Why you cannot sell blockchain

Jan 17 · 5 min read

I am in this blockchain world for the last few years and I have seen skepticism, hype, denial, enthusiasm, speculation, greediness and disappointment. The cliche “roller coaster experience” is quite relevant definition about what is happening in the crypto world. On one hand, many people share the conviction that the decentralised spirit is out of the bottle and there is no going back. They claim that we are on the brink of huge paradigm shift and Web3 will transform how we do business, shop, interact and live. On the other hand, some groups take more conservative and down-to-earth stand and discard blockchain as useless. They have clear arguments — no proven real-world application of the technology, almost no working blockchain products, prevailing speculative interest and pump and dump schemes. Other people are fascinated with the utopian, philosophical and idealistic aspects of the decentralised models. They present blockchain as the game changer and equaliser that will bring fair distribution of value, transparency, real privacy and ownership of data. These believers point at the subversive nature of decentralisation enabling human race to escape the “zero-sum game” and “us vs. them” mentality.

Where the truth lies? As usual, extreme opinions could likely become dangerous and misleading. Blockchain won’t fix the major problems in our planet and won’t make this world a better place instantly. It promises an opportunity to migrate to new protocol and infrastructure for direct interactions and exchange of value. But exactly the potential advantages of blockchain make it very hard for practical implementation in specific products. Needless to say, it is a tough job to create a centralised product on your (cloud) server and database. Yet, there are some rules of the game that can boost your chances of success — make something useful, bring early adopters, improve the product, develop network effect, etc.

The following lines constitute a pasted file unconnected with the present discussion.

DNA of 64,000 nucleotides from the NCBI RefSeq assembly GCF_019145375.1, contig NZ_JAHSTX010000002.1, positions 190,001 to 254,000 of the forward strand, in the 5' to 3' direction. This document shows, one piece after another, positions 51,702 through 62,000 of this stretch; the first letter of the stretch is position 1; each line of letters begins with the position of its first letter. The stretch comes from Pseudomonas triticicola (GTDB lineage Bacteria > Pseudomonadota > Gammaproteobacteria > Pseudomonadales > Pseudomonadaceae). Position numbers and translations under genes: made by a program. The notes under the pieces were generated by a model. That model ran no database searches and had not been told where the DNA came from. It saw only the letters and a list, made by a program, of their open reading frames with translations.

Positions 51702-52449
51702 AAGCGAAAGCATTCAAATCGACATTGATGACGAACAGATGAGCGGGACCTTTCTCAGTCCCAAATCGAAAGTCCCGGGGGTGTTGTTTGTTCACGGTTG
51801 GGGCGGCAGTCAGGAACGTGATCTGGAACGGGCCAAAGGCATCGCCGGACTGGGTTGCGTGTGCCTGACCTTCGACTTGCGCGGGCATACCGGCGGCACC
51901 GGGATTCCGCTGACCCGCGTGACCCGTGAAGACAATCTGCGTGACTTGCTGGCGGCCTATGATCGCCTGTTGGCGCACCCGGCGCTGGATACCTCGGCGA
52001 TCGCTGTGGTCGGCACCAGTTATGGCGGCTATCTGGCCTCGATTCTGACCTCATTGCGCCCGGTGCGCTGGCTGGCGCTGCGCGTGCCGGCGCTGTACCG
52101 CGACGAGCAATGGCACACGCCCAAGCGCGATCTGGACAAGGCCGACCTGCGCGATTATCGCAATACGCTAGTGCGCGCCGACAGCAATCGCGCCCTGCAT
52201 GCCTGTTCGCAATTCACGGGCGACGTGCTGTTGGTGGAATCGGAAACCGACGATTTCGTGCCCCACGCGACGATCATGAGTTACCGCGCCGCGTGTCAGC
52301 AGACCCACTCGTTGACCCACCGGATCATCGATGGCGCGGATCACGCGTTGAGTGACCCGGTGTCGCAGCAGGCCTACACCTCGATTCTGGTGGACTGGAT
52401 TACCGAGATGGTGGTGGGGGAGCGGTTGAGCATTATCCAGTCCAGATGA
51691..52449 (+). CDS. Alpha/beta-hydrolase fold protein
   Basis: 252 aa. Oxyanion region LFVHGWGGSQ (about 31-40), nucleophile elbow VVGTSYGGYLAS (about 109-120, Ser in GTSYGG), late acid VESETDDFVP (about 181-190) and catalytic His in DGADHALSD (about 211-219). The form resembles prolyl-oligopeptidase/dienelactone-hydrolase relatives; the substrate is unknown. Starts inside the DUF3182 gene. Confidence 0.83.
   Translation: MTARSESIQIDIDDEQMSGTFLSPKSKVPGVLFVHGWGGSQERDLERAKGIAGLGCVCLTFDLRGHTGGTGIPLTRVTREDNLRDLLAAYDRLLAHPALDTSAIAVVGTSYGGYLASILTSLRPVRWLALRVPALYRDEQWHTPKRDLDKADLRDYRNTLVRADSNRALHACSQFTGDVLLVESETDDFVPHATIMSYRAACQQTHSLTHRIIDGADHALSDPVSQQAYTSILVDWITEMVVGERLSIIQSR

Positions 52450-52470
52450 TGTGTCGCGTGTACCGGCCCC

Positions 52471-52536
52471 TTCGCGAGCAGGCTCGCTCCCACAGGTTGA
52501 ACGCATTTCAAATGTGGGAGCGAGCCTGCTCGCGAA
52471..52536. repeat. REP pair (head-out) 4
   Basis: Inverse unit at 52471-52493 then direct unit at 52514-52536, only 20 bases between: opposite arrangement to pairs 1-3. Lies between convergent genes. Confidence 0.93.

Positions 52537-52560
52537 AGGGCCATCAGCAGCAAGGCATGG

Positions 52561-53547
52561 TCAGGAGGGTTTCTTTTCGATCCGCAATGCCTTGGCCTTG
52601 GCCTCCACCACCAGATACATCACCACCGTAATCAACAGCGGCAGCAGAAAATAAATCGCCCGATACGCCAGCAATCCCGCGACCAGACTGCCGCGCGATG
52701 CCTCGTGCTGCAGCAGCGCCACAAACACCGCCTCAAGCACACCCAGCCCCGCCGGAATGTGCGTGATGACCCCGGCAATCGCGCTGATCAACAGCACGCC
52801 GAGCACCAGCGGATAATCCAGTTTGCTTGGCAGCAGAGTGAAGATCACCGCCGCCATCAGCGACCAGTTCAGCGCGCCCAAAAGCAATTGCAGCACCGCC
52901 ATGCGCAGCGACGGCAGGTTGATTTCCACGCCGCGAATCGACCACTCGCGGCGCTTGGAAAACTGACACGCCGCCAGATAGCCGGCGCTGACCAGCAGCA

What if you would like to build decentralised product? You encounter whole bunch of challenges that multiply the difficulty several times. Some of them are listed below:

  • How to align the interests of the participants in the network?
  • How to develop the token economy and give inherent value of our tokens?
  • How to keep certain transactions private and make others public?
  • How to incentivise certain user behaviour with tokens?
  • How to offer excellent user experience on top of emerging technology at its infancy and still in intensive R&D stage?
  • How to cover the costs for executing smart contracts and running transactions on the public blockchain networks?
  • How to solve the critical issues with identity management of users? How they can remain anonymous in order to protect their privacy and in the same time make certain transactions legally binding with reference to real identity of users?
  • Where and how to store the files in order to avoid vulnerabilities typical for centralised platforms?